• It’s slow
    It isn’t… I know that from personal experience, but that’s what customers tell me also. It works well with less hardware than other competitors
  • The support is not good
    Err… though point, because I work for IBM. But because I work for IBM and because I have the privilege to work in customer environments that include many other (non-IBM) products, I know that Informix tech support is one of the best (if not the best) technical supports I’ve worked with or I’ve heard of. Yes, I may not be a trustworthy source of information from the readers point of view… But just recently I’ve heard the same comment from two people that don’t even know each other, both talking about one of Informix’s major competitors: “the first five interactions with ? technical support look like program ELIZA interactions”. At the time I did not know what program ELIZA was. The incredible part of this story is that those two persons told be exactly the same within a couple of weeks.
  • It’s expensive
    Well… this one is hard to discuss. The price lists are not really the price customers pay. But Informix has a wide variety of editions that range from free to everything (except compression) included. Some competitors charge extra for features even in the most expensive edition. And have lower limits (memory, processor, data size) on the free versions (which sometimes are not up to date with the current product versions, while IBM keeps the free versions on the same fixpack levels as the payed versions)
  • It lacks interoperability with other products
    Not really although this is a widespread idea. It has the usual interfaces (ODBC, JDBC, .NET), supports several…
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Too little, too late? / Muito pouco, muito tarde?

This article is written in English and Portuguese
Este artigo está escrito em Inglês e Português

English Version:

I recently got an advice on how to make better use of Twitter… And so I did… I increased the number of people or accounts I’m following and today I was flooded by messages about the launch of one of the database competitors. If you’ve been paying attention to the net you probably know which one I’m talking about… I’ve seen some references before and I decided to investigate a little further what were the new features causing all this buzz around it… I must grant credit to the company behind it, since it was not difficult to get information and find several articles and papers and people talking about it.

I think that in the IT field we tend to close ourselves around what we know better. I’ve seen it in Oracle DBAs, in people working with Informix (you should know it’s much harder to find an Informix DBA than a DBA from any other database since we tend to have several hats and play several roles) and with people working in different environments (z/OS is a classical example). And apparently it also happens with people working with SQL Server. I’d say that only this can explain all this enthusiasm… Let me explain why, by picking two of the flagship features of it’s new version (I’ll be using the terms I’ve found on the Internet in blogs, articles and so on):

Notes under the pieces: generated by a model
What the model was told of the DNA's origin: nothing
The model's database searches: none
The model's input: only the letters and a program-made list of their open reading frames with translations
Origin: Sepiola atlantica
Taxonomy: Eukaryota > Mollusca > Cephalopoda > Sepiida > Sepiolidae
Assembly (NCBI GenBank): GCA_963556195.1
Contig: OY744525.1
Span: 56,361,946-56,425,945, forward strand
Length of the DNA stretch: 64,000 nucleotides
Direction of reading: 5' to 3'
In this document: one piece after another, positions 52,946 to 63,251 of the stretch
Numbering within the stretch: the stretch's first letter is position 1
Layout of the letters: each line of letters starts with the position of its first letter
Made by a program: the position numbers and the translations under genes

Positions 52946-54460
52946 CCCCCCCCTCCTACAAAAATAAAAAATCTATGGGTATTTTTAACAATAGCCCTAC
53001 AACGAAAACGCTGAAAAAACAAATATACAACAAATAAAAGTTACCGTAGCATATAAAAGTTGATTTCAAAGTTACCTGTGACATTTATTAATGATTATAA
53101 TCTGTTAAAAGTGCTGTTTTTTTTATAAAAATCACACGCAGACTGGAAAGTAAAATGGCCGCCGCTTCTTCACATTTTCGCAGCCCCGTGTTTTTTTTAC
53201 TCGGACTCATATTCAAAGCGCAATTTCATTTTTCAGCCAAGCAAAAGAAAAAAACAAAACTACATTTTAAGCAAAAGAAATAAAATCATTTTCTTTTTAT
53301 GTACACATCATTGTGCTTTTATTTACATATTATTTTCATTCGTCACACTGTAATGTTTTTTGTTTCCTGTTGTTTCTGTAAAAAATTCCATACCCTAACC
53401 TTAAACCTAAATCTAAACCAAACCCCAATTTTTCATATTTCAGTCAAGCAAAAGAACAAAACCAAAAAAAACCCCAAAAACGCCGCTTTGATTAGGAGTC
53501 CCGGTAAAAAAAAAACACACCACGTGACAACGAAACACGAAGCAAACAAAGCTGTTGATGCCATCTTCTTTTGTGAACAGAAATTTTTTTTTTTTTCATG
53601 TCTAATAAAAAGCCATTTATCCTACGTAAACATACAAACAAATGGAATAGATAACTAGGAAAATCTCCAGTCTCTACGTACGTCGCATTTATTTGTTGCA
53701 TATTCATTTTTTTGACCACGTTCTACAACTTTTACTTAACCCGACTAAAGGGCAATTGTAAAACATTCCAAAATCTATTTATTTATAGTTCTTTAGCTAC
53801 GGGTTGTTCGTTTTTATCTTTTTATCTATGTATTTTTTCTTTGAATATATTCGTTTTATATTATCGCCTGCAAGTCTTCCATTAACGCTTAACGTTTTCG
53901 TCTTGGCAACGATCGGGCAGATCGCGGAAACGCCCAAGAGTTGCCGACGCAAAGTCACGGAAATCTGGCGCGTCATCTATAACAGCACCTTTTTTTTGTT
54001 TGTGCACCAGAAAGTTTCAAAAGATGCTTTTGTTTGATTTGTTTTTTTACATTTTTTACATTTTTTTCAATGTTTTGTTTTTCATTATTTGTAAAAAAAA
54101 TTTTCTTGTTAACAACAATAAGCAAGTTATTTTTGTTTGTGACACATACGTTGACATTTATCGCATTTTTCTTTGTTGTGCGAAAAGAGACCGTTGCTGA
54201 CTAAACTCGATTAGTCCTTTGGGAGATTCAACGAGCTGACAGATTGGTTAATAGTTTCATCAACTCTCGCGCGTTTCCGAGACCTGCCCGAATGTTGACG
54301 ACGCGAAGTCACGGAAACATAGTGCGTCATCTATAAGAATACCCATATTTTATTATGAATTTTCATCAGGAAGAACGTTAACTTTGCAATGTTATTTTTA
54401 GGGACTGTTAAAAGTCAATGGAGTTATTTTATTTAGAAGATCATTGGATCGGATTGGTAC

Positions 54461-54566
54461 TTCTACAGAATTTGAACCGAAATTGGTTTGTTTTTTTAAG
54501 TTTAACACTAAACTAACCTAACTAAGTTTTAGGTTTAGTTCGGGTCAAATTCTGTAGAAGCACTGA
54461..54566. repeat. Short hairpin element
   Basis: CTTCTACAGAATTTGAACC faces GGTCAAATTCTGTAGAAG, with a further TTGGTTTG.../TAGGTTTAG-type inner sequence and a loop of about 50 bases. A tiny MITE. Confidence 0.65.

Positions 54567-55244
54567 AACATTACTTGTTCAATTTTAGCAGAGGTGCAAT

• AlwaysOn
    Believe it or not this is a form of replication that allows databases to be put together in groups that use a primary server and one or more secondary servers. The replication can be synchronous, or asynchronous. The secondary servers can accept read only queries. It includes some sort of connection redirection and something I could not exactly understand that allows temporary statistics to be computed on the secondaries and stored in temporary spaces…
  • ColumnStore indexes
    This is interesting…. It combines several technologies like in-memory database, columnar storage and star model optimization. This allows incredible time savings, but has some drawbacks, like not being able to update a table with an index of this type (several workaround are mentioned, but all of them have serious implications). It’s up to the optimizer to decide if it will use this kind of index or the traditional query plans.

I’m sure that if you’re an Informix user, or someone paying attention to the Informix scene, you have a smile on your face by now… And I would not need to explain why. But for the people who are a bit more distracted, or as I mentioned above live on a closed world, let me explain why Informix people have a smile on their faces at this point in the article:

In 2007 (yes, five years ago), IBM introduced version 11.1, code named Chetah, and one of the features was something called MACH-11. This did not cause half the buzz that we’re seeing today, but in very short words, it was the ability to configure a set of Informix instances (where we can have several databases) with a primary server, a “close” secondary server, called HDR (which can by synchronous), and several remote secondary servers (RSS) which receive the logs. The communication between these can be encrypted (there are known customer c…